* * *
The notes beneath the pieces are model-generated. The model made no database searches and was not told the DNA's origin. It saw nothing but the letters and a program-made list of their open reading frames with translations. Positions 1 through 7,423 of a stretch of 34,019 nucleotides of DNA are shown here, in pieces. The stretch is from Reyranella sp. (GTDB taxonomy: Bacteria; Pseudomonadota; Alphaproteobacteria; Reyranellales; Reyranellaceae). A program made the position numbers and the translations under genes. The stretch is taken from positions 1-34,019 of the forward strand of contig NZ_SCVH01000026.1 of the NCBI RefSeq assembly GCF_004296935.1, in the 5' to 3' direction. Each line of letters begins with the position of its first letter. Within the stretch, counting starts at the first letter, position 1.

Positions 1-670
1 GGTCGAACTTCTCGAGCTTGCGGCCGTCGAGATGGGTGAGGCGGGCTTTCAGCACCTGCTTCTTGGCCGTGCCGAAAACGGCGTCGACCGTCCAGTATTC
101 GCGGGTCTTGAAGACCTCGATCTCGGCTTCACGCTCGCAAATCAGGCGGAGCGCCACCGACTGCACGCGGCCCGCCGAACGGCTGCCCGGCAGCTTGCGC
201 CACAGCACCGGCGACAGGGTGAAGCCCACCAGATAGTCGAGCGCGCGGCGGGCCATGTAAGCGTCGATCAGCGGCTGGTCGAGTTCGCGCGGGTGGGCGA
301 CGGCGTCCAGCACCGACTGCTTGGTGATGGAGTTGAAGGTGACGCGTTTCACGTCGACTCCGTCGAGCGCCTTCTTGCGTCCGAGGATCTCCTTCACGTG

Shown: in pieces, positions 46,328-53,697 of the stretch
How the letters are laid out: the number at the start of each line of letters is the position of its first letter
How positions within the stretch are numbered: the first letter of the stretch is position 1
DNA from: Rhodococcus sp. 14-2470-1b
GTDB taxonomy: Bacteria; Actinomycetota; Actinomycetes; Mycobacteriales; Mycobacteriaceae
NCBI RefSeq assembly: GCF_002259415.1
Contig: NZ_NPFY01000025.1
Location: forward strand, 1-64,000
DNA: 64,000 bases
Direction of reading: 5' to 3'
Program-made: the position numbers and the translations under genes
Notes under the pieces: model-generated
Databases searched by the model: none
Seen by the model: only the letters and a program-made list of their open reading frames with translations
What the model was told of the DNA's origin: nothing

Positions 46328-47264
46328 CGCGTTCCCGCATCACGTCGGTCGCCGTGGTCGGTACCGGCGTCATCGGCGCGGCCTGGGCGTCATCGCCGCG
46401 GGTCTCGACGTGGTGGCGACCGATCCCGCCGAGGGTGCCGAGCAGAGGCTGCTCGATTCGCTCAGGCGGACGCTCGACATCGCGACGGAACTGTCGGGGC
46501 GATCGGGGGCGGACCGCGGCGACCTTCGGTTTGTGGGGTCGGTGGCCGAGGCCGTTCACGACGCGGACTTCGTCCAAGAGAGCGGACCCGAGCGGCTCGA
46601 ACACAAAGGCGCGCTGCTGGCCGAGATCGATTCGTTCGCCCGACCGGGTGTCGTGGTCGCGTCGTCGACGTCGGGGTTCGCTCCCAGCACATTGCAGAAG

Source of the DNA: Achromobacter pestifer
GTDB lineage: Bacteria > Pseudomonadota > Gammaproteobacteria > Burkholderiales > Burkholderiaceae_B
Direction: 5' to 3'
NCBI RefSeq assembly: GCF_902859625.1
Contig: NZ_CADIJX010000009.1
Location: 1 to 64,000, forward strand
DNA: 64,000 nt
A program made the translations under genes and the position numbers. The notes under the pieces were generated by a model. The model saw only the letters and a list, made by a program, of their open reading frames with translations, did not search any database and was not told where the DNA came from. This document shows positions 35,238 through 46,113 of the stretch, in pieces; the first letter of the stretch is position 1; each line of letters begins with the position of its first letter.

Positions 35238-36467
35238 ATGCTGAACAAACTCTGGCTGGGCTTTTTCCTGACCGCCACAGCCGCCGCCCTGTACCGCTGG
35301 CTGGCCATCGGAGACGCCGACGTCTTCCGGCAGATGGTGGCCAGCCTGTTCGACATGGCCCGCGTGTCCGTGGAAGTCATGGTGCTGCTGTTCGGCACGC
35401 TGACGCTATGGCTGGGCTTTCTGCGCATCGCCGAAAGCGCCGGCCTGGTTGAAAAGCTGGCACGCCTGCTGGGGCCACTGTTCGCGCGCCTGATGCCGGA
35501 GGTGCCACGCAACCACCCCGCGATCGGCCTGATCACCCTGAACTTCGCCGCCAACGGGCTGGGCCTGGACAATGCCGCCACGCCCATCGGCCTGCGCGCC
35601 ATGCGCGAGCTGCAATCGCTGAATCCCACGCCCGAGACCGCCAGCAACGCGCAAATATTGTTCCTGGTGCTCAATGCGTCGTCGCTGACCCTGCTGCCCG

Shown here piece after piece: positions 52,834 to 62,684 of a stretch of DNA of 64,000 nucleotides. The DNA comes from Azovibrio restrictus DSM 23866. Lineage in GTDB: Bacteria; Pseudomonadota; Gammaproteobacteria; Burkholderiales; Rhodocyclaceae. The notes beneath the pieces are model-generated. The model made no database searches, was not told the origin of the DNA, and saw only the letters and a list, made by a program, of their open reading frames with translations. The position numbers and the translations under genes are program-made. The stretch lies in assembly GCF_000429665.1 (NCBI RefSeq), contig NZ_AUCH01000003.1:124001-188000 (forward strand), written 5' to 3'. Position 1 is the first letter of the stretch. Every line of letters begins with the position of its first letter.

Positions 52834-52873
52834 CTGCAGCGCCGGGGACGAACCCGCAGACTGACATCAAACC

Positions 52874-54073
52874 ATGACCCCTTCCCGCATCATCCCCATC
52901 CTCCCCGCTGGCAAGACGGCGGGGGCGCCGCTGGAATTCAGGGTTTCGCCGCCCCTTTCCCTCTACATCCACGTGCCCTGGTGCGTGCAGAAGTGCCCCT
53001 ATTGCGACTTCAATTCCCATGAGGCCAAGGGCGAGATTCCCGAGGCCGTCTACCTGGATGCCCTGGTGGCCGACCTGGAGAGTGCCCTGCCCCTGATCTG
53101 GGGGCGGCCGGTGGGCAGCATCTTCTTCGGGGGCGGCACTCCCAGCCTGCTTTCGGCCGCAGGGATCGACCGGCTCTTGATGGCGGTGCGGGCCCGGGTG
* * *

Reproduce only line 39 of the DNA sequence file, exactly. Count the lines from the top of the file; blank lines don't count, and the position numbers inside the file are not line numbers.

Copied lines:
35501 GGTGCCACGCAACCACCCCGCGATCGGCCTGATCACCCTGAACTTCGCCGCCAACGGGCTGGGCCTGGACAATGCCGCCACGCCCATCGGCCTGCGCGCC